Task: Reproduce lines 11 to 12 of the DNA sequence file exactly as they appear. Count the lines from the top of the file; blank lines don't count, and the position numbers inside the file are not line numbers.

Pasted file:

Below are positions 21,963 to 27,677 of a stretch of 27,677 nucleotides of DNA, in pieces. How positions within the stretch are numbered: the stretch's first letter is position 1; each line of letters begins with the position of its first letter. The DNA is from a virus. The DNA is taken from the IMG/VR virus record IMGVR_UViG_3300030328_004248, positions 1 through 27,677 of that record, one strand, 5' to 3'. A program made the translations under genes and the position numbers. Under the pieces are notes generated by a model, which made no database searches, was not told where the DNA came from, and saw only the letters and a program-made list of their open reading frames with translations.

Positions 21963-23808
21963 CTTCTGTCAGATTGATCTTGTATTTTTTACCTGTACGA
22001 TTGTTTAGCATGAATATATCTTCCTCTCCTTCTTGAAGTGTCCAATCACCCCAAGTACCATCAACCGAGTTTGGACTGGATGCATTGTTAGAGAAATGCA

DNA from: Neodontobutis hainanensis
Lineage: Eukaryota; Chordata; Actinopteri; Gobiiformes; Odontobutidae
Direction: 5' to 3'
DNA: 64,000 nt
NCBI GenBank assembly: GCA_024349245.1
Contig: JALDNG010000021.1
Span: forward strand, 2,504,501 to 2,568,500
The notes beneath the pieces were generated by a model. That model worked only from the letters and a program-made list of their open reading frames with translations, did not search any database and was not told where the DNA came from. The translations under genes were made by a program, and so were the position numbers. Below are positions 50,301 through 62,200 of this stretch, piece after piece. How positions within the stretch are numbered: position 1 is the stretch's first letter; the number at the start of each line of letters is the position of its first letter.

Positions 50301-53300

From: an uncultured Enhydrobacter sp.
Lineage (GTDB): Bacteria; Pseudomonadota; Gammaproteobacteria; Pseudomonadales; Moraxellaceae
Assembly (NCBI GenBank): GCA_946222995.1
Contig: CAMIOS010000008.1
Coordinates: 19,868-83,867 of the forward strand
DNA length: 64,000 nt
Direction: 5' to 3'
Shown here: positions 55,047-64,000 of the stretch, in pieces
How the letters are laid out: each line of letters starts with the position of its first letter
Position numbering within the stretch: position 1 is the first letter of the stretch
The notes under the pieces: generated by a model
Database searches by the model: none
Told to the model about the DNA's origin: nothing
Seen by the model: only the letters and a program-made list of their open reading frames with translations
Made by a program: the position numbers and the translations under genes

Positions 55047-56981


Span: forward strand, 2,504,501 to 2,568,500
The notes beneath the pieces were generated by a model. That model worked only from the letters and a program-made list of their open reading frames with translations, did not search any database and was not told where the DNA came from. The translations under genes were made by a program, and so were the position numbers. Below are positions 50,301 through 62,200 of this stretch, piece after piece. How positions within the stretch are numbered: position 1 is the stretch's first letter; the number at the start of each line of letters is the position of its first letter.